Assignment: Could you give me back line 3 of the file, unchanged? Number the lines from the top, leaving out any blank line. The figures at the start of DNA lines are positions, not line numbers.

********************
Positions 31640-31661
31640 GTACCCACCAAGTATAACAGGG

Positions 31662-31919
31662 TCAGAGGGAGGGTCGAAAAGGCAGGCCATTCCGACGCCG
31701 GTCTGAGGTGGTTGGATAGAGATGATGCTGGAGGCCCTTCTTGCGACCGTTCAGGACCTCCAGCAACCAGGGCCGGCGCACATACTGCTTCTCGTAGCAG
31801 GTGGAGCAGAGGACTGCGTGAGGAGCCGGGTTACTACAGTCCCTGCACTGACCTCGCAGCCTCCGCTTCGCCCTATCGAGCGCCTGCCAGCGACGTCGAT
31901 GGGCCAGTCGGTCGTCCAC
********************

Positions 31662-31919